Freddy Garcia resigned with the White Sox today. 3 years, $27 million. Yet another reason to like the trade. I wouldn’t have given Freddy that much, as he’s just not an ace pitcher.
Olerud’s a disappointment because he’s not that good. He doesn’t hit for any power, he’s helpless against lefties and has been for years. Safeco makes his offensive stats look worse, but he’s at best a league-average hitter for his position. He doesn’t look like the hitter of even 2002, when he slugged close to .500. His defense is — blasphemy! — markedly worse now than it was a couple years ago, and team commentators aside, he’s no longer a stellar player with the glove. He has no speed on the basepaths at all.
The things I hear generate frustration sitting in the stands are different and expressed as:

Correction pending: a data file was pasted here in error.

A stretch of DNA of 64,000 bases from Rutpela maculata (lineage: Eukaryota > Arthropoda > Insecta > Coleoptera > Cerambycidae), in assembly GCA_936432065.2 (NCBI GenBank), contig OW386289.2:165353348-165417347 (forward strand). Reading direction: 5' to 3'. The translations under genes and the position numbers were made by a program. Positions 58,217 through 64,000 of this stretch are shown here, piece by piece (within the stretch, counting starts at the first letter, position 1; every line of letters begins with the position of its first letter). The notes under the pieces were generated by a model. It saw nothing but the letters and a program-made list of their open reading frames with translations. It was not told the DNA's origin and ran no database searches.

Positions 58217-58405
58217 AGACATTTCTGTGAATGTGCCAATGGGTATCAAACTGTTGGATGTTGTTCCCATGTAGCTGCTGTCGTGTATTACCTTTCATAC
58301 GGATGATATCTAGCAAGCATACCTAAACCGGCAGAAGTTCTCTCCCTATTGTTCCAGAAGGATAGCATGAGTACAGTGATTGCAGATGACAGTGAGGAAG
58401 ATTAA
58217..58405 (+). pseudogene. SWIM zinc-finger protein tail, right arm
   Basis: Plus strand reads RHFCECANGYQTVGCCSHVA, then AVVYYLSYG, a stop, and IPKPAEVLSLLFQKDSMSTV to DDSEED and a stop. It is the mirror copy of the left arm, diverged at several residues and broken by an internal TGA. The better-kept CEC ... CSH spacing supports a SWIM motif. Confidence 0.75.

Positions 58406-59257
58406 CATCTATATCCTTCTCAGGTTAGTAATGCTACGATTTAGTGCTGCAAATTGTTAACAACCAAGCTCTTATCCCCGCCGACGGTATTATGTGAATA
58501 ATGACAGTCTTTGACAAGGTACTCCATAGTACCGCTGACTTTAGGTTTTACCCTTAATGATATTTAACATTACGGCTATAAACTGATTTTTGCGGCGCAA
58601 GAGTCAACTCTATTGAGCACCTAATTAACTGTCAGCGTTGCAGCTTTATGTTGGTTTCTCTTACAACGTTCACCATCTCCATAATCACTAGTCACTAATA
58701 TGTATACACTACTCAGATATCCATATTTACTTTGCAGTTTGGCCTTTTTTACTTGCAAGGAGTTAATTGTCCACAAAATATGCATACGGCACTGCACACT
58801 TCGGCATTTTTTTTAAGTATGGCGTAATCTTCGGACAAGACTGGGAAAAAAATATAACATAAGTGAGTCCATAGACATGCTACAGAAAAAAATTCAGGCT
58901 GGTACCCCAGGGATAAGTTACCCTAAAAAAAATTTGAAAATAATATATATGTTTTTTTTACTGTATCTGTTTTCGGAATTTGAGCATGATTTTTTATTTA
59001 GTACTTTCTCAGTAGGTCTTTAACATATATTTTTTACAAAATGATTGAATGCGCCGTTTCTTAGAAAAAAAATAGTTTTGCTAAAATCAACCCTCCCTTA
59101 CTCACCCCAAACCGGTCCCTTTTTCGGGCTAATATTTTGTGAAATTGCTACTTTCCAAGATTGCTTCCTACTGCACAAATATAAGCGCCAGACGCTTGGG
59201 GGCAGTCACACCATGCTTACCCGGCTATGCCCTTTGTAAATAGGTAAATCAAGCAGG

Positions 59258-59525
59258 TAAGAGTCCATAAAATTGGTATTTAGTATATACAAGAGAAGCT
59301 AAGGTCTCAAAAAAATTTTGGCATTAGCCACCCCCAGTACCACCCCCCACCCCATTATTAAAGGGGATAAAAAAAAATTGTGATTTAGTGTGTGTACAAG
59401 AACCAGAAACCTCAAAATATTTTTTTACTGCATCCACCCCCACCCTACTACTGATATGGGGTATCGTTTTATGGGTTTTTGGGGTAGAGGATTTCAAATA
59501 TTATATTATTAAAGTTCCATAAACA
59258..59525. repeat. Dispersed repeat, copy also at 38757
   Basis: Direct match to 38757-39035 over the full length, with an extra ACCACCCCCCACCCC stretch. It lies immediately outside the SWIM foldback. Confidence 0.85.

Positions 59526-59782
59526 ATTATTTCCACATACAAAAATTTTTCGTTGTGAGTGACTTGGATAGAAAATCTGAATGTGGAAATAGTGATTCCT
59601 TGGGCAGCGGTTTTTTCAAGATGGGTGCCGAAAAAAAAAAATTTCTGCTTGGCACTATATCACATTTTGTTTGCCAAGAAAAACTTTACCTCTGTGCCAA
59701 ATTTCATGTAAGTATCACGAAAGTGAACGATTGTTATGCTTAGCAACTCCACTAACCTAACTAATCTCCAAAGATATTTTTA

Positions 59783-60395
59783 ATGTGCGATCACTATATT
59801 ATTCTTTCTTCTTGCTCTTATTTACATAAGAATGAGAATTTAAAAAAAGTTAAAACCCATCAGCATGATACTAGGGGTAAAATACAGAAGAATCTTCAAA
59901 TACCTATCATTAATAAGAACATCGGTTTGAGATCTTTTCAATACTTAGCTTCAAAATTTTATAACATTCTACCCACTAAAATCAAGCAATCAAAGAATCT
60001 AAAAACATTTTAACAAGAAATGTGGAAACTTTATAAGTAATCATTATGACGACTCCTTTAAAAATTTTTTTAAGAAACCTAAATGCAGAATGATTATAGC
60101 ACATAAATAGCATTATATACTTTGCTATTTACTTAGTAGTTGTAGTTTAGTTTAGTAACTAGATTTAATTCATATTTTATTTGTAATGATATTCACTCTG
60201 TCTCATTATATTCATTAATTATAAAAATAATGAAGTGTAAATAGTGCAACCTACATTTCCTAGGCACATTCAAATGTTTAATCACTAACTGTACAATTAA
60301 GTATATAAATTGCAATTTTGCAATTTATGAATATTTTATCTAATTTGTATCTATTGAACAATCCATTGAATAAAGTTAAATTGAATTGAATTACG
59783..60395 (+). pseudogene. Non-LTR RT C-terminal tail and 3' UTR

– too passive at the plate (his value comes in large part from his patience)
– slow (doesn’t steal bases like Ichiro! and other exciting players)
– doesn’t look like he cares (not Boone)
– doesn’t hit for power (legitimate complaint)
All of that said, if Olerud refuses a trade because he doesn’t want to move his family, he deserves no blame and no criticism. Everyone makes their own decisions about what’s important to them, and if Olerud puts stability for his kids ahead of playing for a potential contender, that’s his decision to make. Further, Olerud’s priorites were part of the bargain he signed to come here: the no-trade clause isn’t some tack-on to his contract, it was likely just as important as the money, considering he could have stayed with the Mets for a roughly equal salary (the income tax in New York evens it out a little). John Olerud has no moral imperative to help the team rebuild by making room for Jacobsen, for instance, in the way that he has to perform to the best of his ability. This is especially true when you consider that the team, in trading him, is demonstrating they feel no obligation to consider Olerud’s family concerns as more important than the rebuilding project they’ve embarked on.